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Lei Jin , M.Sc , Ph.D.
Assistant Professor

Phone: 518-262-0053


2004 - Ph.D. from Tufts University
1998 - M.Sc from Fudan University

Current Research

 A majority of infectious microorganisms (pathogens) either colonize or cross mucosal surfaces to enter the host. In order for the immune system to function properly and fight these pathogens, it must first be able to detect the presence of pathogens. This detection arm of the immune system surveys the inside and outside of cells for the presence of pathogens. Once a pathogen is detected, an alarm response is triggered which involves the production of immune proteins called cytokines and interferons from infected cells. These proteins aid the elimination of the pathogen by the immune system. A key part of the detection arm of the immune system that operates inside cells has recently been identified, namely the protein MPYS, also known as STING, MITA and TMEM173. In order to more fully understand how MPYS actually works, and how it contributes to eliminating pathogens, MPYS-deficient mice have been generated. These mice will be used to explore how a mammal copes with pathogen infections in the absence of MPYS and also to work out a better mucosal vaccine strategy to protect the host. The knowledge generated from this project will significantly advance our understanding of the mammalian immune response to pathogens, and ultimately lead to better health care.

Research Interests

  • Host Defense Against Bacterial Infection;
  • Innate Immune Signaling;
  • Adjuvant Development

Research Summary


PubMed Publications

  1. Sialic acid binding domains of CD22 are required for negative regulation of B cell receptor signaling. Jin L, McLean PA, Neel BG, Wortis HH. J Exp Med. 2002 May 6;195(9):1199-205.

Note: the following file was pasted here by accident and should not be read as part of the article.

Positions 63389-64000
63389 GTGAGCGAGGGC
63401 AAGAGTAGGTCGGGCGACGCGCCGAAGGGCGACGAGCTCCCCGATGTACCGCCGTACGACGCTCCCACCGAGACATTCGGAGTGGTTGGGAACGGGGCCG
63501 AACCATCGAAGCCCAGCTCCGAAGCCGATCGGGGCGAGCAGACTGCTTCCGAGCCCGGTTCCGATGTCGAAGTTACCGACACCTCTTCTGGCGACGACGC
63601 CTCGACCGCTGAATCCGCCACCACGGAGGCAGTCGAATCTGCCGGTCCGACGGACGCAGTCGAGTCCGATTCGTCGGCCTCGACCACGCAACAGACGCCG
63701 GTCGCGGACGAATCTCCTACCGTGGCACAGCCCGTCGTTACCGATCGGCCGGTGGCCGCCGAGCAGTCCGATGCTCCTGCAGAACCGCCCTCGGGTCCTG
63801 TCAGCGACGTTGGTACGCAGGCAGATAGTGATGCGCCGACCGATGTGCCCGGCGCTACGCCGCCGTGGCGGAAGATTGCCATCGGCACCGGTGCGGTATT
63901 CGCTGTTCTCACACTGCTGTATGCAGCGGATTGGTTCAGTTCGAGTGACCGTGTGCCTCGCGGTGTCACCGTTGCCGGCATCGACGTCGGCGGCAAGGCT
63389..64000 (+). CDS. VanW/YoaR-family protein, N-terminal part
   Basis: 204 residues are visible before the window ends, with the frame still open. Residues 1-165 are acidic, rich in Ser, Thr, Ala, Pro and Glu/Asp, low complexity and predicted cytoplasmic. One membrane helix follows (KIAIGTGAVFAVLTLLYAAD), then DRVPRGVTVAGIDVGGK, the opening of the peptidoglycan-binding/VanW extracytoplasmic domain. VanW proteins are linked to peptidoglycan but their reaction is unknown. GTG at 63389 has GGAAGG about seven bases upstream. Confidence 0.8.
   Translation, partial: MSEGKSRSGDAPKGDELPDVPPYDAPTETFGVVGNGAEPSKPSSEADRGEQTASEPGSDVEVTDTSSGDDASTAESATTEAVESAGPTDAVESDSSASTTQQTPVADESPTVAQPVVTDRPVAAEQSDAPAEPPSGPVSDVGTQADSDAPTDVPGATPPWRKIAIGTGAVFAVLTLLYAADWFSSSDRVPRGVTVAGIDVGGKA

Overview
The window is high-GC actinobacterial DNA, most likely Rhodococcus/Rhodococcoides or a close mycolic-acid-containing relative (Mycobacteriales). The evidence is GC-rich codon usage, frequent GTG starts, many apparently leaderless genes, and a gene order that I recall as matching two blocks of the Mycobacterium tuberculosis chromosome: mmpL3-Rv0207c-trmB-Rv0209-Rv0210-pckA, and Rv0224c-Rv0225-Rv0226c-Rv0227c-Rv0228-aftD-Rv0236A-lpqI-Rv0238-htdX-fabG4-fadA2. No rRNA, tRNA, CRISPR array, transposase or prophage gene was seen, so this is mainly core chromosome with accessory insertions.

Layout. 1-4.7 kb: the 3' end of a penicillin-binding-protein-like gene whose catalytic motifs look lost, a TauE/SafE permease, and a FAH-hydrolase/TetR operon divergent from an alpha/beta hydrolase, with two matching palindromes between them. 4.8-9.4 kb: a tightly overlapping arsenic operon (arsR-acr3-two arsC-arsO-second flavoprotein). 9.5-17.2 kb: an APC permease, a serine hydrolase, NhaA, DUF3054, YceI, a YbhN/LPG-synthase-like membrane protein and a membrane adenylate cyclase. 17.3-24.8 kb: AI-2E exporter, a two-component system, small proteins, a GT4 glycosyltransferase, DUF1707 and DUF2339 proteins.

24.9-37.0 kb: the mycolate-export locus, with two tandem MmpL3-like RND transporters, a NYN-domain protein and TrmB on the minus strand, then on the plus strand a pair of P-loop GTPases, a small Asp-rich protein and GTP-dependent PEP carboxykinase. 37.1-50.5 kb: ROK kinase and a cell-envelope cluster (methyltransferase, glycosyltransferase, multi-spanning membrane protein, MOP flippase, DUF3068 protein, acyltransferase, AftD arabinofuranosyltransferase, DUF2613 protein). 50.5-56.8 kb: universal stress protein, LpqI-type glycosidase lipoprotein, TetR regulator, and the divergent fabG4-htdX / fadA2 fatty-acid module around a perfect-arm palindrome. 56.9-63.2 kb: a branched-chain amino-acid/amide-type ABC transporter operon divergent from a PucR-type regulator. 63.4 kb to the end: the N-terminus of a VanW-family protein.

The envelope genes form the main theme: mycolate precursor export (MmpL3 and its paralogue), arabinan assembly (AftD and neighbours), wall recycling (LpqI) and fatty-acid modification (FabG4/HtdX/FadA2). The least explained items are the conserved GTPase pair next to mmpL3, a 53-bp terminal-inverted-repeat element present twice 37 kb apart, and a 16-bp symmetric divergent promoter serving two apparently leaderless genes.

2. MHC class II structural requirements for the association with Igalpha/beta, and signaling of calcium mobilization and cell death. Jin L, Stolpa JC, Young RM, Pugh-Bernard AE, Refaeli Y, Cambier JC. Immunol Lett. 2008 Mar 15;116(2):184-94. Epub 2007 Dec 26.

  3. MPYS, a novel membrane tetraspanner, is associated with major histocompatibility complex class II and mediates transduction of apoptotic signals. Jin L, Waterman PM, Jonscher KR, Short CM, Reisdorph NA, Cambier JC. Mol Cell Biol. 2008 Aug;28(16):5014-26. Epub 2008 Jun 16

  4. Cellular reactive oxygen species inhibit MPYS induction of IFNbeta. Jin L, Lenz LL, Cambier JC. PLoS One. 2010 Dec 10;5(12):e15142.

  5. Identification and characterization of a loss-of-function human MPYS variant. Jin L, Xu LG, Yang IV, Davidson EJ, Schwartz DA, Wurfel MM, Cambier JC. Genes Immun. 2011 Jun;12(4):263-9. Epub 2011 Jan 20

  6. MPYS is required for IFN response factor 3 activation and type I IFN production in the response of cultured phagocytes to bacterial second messengers cyclic-di-AMP and cyclic-di-GMP. Jin L, Hill KK, Filak H, Mogan J, Knowles H, Zhang B, Perraud AL, Cambier JC, Lenz LL. J Immunol. 2011 Sep 1;187(5):2595-601. Epub 2011 Aug 3.

  7. VISA is required for B cell expression of TLR7. Xu LG, Jin L, Zhang BC, Akerlund LJ, Shu HB, Cambier JC. J Immunol. 2012 Jan 1;188(1):248-58. Epub 2011 Nov 21.

  8. SMIP-016 in action: CD37 as a death receptor. Jin L, Cambier JC. Cancer Cell. 2012 May 15;21(5):597-8.